So in the year that he died, there was a complicated situation. He wasn’t allowed to be buried in the same place as those who were ritually clean. His son was already on the throne unofficially. And his arrogant ways had already affected how people lived and treated each other.

This is the moment—a very human moment in history—when Isaiah, who has already been a prophet for five chapters now, has a vision of the Temple filled with the hem of God’s robe and the heavenly host winging through the air singing. The Temple, where Uzziah had gotten into so much trouble at the pinnacle of his pride and power. The Temple, where Isaiah was not, apparently, among those who called the king out on his bad behavior. But now he stood there in this vision, practically touching the hem of God’s robe, and he realizes his need to confess: “Woe is me! I am lost, for I am a man of unclean lips.”

Today we might say it like this: I have said things I should not have said, and I have kept silent when I should have spoken up.

When the man full of pride and power used and abused people, I was silent.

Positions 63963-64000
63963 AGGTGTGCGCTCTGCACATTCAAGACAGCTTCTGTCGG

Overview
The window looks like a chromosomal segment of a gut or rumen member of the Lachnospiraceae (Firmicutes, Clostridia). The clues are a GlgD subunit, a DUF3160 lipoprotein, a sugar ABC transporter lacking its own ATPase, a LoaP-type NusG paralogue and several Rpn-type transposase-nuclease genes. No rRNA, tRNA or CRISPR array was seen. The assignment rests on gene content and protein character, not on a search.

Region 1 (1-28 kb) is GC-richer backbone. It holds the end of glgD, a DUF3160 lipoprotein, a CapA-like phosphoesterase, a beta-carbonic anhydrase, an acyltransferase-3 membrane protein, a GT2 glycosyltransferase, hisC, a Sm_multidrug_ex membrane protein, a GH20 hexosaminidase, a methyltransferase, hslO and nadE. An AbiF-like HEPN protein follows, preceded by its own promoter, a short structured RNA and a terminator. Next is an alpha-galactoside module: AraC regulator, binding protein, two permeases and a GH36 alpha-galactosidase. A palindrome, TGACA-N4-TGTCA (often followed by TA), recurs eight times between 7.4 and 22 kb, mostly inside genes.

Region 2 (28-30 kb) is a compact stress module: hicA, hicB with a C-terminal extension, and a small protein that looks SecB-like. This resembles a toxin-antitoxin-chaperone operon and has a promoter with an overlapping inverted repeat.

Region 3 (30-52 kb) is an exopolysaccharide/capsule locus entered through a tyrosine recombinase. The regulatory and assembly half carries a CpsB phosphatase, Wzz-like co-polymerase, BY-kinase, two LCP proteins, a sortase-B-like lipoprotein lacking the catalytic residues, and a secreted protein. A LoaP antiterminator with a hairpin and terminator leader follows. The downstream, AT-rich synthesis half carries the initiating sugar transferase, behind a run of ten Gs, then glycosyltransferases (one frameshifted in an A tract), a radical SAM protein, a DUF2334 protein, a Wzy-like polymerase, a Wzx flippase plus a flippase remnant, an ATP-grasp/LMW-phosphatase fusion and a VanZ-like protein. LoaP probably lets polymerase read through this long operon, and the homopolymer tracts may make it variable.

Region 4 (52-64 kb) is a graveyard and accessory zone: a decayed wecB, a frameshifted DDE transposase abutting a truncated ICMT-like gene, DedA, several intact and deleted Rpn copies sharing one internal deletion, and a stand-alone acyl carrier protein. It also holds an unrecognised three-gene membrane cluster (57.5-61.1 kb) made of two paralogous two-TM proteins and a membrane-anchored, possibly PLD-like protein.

When the man who accumulated the wealth of surrounding nations turned his back on those who had built his cities, I was silent.
When the man who believed his position allowed him to do anything actually did unspeakable things, I was silent.
Instead I spoke in generalities, I spoke to others rather than to him, I spoke of happier topics, I made excuses, I spoke in cryptic metaphors meant only for the few who were already in the know.

I said things I should not have said, and kept silent when I ought to have spoken. I am a person of unclean lips, and I come from a whole people who have used and misused their voices and allowed this turmoil to happen. We have lost sight of God’s kingdom and turned to our own instead, leaving behind the vulnerable, the different, the outcast, the poor, the immigrant, the minority, the veterans.